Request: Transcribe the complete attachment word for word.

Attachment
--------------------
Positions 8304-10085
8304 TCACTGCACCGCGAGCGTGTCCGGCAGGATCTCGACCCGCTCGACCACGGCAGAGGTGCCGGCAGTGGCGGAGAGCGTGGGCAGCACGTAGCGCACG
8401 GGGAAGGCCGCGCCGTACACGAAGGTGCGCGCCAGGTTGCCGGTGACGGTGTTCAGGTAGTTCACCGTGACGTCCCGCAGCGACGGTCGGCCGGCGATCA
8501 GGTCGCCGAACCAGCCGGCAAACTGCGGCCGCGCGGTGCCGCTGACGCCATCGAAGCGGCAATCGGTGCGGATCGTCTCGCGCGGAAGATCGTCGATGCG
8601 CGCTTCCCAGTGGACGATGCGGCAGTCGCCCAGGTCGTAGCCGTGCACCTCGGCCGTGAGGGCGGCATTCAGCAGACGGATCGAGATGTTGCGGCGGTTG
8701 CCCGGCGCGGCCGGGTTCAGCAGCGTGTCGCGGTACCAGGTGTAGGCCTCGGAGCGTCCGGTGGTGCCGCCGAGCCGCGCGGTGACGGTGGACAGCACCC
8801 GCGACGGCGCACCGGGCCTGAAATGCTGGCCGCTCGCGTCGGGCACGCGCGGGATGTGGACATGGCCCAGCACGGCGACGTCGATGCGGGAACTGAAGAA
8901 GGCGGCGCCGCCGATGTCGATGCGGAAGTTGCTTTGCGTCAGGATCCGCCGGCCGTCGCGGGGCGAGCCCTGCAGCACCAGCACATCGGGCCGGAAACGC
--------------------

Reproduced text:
Positions 8304-10085
8304 TCACTGCACCGCGAGCGTGTCCGGCAGGATCTCGACCCGCTCGACCACGGCAGAGGTGCCGGCAGTGGCGGAGAGCGTGGGCAGCACGTAGCGCACG
8401 GGGAAGGCCGCGCCGTACACGAAGGTGCGCGCCAGGTTGCCGGTGACGGTGTTCAGGTAGTTCACCGTGACGTCCCGCAGCGACGGTCGGCCGGCGATCA
8501 GGTCGCCGAACCAGCCGGCAAACTGCGGCCGCGCGGTGCCGCTGACGCCATCGAAGCGGCAATCGGTGCGGATCGTCTCGCGCGGAAGATCGTCGATGCG
8601 CGCTTCCCAGTGGACGATGCGGCAGTCGCCCAGGTCGTAGCCGTGCACCTCGGCCGTGAGGGCGGCATTCAGCAGACGGATCGAGATGTTGCGGCGGTTG
8701 CCCGGCGCGGCCGGGTTCAGCAGCGTGTCGCGGTACCAGGTGTAGGCCTCGGAGCGTCCGGTGGTGCCGCCGAGCCGCGCGGTGACGGTGGACAGCACCC
8801 GCGACGGCGCACCGGGCCTGAAATGCTGGCCGCTCGCGTCGGGCACGCGCGGGATGTGGACATGGCCCAGCACGGCGACGTCGATGCGGGAACTGAAGAA
8901 GGCGGCGCCGCCGATGTCGATGCGGAAGTTGCTTTGCGTCAGGATCCGCCGGCCGTCGCGGGGCGAGCCCTGCAGCACCAGCACATCGGGCCGGAAACGC